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Is it too early for white jeans?
Is it too early for white jeans?

When to wear white

As soon as temperatures climb above 45 degrees, I am ready to grill out, take my kids to playgrounds again and revisit my packed-away spring and summer wardrobe.

Already, I’ve busted out a couple of lightweight, floral shirts, but I am not sure about the white jeans. The "rule" that white clothing shouldn’t be worn until after Memorial Day keeps rolling around in my brain.

I’m not a big rule follower in general, but something stops me from wearing all-white clothing items at least until early May.

So now, I ask he fashionistas out there if this classic fashion rule still exists or should I just bust out the pale pants?

Bite the head off first, will ya?
Bite the head off first, will ya?

Seroogy's chocolate: A family tradition

My husband grew up in Green Bay, and many of his family members still live there, so it’s not surprising that Seroogy’s chocolates are a staple for us during all the major candy-centered holidays.

Seroogy’s has made candy in De Pere, just outside of Green Bay, for more than 100 years, and its chocolate is the richest, creamiest and most addictive I have ever tasted. The fudge, the almond bark, the fairy food -- it's all divine and evil at the same time.

Yesterday, my kids received two large Seroogy’s chocolate Easter eggs in the mail from my brother and sister-in-law. The eggs are about the size of a baked potato, solid chocolate and feature their names written in frosting across the top.

I am usually doing everything possible to keep sugar-loaded edibles out of the hands of my kids, but when it comes to Seroogy’s, I let them gobble with reckless abandon.

I think it’s important to teach kids the difference between good chocolate and bad chocolate. Life's too short to waste time on Dolly Madison.

Owen Wilson and Jennifer Aniston in "Marley & Me."
Owen Wilson and Jennifer Aniston in "Marley & Me."

"Marley & Me" cuts too close to the bone

I think I made a mistake last night by watching the film "Marley & Me." I’m not saying this because I thought the film was a waste of time, but because I have a 13-year-old, deaf, gray-muzzled Lab who can barely walk up the stairs.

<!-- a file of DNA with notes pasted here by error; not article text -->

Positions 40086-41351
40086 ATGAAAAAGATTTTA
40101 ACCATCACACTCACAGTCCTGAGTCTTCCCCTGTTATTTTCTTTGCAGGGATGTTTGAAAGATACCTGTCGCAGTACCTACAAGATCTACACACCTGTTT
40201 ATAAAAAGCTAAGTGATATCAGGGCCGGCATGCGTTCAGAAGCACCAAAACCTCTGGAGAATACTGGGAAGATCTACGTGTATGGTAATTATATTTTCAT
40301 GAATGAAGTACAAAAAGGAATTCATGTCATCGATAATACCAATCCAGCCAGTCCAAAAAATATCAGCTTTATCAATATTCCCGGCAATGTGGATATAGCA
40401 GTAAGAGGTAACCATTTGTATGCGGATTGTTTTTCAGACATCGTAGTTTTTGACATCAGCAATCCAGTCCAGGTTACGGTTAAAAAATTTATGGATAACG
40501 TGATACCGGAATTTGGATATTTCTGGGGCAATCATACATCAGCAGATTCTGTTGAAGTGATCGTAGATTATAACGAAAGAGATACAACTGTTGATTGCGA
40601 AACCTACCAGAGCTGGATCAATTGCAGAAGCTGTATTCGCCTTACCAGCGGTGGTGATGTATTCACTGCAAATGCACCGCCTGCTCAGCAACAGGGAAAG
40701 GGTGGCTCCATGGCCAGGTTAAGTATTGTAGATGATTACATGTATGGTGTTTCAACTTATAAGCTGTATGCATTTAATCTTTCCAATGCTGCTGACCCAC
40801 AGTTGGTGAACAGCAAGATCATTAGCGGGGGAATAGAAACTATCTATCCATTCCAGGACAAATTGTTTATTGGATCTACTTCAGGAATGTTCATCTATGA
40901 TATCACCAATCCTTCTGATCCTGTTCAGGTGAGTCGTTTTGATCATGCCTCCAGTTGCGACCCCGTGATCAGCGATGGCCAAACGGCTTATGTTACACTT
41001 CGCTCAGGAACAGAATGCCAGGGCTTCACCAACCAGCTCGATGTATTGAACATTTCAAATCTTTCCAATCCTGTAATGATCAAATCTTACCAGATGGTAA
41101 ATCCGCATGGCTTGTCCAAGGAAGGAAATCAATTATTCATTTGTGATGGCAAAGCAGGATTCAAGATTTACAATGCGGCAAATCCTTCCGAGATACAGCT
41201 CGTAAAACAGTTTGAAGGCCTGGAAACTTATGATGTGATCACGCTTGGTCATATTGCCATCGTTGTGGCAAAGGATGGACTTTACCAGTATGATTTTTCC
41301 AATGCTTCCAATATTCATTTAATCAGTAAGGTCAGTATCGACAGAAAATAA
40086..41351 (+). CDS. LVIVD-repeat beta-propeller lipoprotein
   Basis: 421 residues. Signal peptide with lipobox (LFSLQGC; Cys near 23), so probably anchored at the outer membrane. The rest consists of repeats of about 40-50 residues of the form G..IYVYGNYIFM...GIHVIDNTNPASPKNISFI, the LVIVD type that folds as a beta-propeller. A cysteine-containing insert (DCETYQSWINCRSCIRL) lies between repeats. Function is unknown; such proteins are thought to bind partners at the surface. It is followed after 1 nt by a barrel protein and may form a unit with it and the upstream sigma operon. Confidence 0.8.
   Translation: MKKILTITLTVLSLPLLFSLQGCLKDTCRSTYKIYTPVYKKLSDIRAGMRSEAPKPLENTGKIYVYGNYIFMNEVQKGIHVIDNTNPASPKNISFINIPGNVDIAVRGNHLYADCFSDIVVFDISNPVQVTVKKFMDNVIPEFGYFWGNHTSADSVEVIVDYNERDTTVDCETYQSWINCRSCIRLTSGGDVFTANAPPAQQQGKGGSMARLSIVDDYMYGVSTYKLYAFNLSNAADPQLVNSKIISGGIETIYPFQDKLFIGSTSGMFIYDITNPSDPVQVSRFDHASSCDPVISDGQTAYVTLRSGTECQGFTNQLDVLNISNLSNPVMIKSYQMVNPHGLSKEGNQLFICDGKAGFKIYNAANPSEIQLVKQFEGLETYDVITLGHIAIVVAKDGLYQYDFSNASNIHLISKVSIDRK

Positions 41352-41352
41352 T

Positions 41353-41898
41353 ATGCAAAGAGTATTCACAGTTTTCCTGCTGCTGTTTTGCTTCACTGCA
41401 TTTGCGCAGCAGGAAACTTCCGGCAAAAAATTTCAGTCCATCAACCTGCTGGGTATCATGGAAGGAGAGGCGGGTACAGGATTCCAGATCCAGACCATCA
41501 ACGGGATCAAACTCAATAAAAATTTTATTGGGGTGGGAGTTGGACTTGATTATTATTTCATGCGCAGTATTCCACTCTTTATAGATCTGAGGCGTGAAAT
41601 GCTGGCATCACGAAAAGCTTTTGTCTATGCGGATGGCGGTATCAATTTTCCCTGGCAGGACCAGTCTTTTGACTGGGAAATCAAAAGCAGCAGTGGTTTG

I basically knew what the film was about, but I expected it to be less endearing and that it would seem removed enough from reality that it wouldn’t affect my real life. But it did.

"Marley & Me," which is based on a John Grogan memoir and stars Jennifer Aniston and Owen Wilson, spans the entire life of a yellow Lab named Marley. Although the canine is the main character, the film also tells the story of John and Jenny Grogan's ups and downs as journalists, married people and the parents of three children.

Watching long periods of life recapped in an hour-and-a-half film is always eerie. It's an uncomfortable reminder that time goes by so quickly -- especially, it seems, when you have kids.

"Marley & Me" shows that the lifespan of a dog is no more than a short whistle of existence.

This weekend, my husband will build a ramp over  a portion of the back stairs so our dog can have an easier time going outside, and I plan to age-appropriately talk to our kids about the inevitable passing of our pooch. I have a few books on hand and I'm ready to field questions.

I've spent so much time thinking about how my kids will handle our dog's death that I didn't realize something until watching this film last night: I'm not ready for our dog to die.

The Talking Heads' Tina Weymouth was one of my original inspirations to bass out in basements later in life.
The Talking Heads' Tina Weymouth was one of my original inspirations to bass out in basements later in life.

Rock on

Occasionally, I make a mental list of "Things I Want To Do Before I Die" and up until age 30 "be a rock star" always made the top five. Because I didn’t find myself as the subject of a VH-1 documentary or tearing up Asia on my first Japanese tour, I reluctantly modified the goal to simply "be in a band."

The roadblock to the dream might have been the fact I don’t really play an instrument and I can’t really sing, but eventually, I didn’t let that stop me. (I call it "pulling a Luscious Jackson.")

For the past few months, I have joined forces with two other aspiring musician amigos, and we get together once a week -- religiously -- to jam in my friend’s basement. I play bass, Renee plays drums, Grant plays guitar and we all attempt to sing.

I  learned a lot about music in the past few months, and have the calloused fingertips to prove it. At the risk of sounding like Zack Braff’s narration in the final minutes of a "Scrubs" episode, I’ve discovered a lot more than music from being in a band.

I realized that at my age, most people have already identified their strengths and spend most of their time exercising them. It’s not easy to try something new and to risk being really bad at it. Life is challenging enough, who needs the added discomfort of growing pains?

But potential is an amazing drug.

It has been a long time since I was so unsure of my abilities, but forged ahead anyway. It’s like I wrote myself a permission slip to suck, and I do. Or, I should say, I did. Now, after months of diligence and lots of really bad sounds emerging from Renee’s basement, I’m a shade less than sucky.

I hate that expression about old dogs learning new tricks -- because I am neither old nor of the canine variety -- but I refuse to live inside this annoying cliche. I want to keep moving forward, keep learning, keep redefining success. One ear-bleeder of a bass line at a time.